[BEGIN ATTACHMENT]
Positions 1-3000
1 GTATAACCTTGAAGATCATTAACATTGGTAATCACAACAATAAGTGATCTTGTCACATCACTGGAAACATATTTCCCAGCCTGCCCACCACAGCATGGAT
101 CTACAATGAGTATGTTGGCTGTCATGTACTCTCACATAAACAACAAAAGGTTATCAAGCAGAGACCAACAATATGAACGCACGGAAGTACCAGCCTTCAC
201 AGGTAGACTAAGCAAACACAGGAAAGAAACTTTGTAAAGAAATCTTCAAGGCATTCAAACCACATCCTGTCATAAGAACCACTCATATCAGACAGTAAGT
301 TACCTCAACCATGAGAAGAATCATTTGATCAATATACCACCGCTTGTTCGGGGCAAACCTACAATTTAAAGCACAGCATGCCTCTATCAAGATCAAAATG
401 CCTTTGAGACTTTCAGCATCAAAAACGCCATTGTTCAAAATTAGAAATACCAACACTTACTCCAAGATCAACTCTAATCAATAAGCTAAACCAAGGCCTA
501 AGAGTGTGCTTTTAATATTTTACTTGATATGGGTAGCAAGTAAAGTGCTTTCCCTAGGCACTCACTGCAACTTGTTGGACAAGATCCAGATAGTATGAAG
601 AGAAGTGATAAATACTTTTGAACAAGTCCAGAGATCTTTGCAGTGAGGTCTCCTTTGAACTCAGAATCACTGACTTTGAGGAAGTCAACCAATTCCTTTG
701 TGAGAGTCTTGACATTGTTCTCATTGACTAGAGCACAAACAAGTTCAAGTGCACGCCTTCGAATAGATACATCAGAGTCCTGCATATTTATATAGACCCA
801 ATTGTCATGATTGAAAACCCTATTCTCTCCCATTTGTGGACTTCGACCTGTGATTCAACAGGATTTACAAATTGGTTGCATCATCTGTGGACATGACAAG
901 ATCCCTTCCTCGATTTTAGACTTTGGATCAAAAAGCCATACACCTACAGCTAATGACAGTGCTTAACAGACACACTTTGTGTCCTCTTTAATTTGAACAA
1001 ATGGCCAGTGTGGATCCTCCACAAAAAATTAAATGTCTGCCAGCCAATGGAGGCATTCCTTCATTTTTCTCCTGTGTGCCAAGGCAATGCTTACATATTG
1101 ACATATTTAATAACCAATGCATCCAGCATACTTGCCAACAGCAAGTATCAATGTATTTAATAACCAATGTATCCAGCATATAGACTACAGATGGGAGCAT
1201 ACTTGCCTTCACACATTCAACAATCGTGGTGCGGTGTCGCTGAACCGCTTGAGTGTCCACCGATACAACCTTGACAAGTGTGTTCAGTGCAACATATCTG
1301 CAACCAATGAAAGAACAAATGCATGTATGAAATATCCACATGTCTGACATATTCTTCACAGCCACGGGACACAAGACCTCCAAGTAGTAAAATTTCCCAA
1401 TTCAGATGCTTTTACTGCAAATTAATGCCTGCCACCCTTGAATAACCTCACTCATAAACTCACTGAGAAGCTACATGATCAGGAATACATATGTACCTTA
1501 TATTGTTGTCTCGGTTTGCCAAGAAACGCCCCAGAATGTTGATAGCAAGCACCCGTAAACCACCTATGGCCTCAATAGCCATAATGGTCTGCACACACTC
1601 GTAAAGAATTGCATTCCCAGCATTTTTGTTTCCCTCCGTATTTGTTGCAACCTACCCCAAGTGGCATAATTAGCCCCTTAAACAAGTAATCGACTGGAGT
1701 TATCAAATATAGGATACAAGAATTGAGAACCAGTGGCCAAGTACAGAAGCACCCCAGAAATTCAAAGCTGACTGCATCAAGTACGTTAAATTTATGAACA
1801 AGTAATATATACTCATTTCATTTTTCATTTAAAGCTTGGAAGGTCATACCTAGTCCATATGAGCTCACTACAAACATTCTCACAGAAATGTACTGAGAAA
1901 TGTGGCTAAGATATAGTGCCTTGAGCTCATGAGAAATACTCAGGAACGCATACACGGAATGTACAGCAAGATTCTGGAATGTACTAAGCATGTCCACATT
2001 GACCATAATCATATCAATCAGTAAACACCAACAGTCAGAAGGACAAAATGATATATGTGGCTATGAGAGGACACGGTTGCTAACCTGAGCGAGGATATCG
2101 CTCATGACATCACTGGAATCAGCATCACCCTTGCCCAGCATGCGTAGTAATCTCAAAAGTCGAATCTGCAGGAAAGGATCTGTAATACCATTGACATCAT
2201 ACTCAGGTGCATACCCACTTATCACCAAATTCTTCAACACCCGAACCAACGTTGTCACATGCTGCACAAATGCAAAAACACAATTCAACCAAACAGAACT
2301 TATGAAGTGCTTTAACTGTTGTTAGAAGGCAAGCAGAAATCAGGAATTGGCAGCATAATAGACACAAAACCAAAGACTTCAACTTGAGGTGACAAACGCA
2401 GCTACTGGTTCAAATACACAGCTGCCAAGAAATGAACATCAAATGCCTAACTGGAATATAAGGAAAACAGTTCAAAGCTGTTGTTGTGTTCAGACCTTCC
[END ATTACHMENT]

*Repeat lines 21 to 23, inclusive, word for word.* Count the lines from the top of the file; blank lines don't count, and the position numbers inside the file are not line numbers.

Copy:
1901 TGTGGCTAAGATATAGTGCCTTGAGCTCATGAGAAATACTCAGGAACGCATACACGGAATGTACAGCAAGATTCTGGAATGTACTAAGCATGTCCACATT
2001 GACCATAATCATATCAATCAGTAAACACCAACAGTCAGAAGGACAAAATGATATATGTGGCTATGAGAGGACACGGTTGCTAACCTGAGCGAGGATATCG
2101 CTCATGACATCACTGGAATCAGCATCACCCTTGCCCAGCATGCGTAGTAATCTCAAAAGTCGAATCTGCAGGAAAGGATCTGTAATACCATTGACATCAT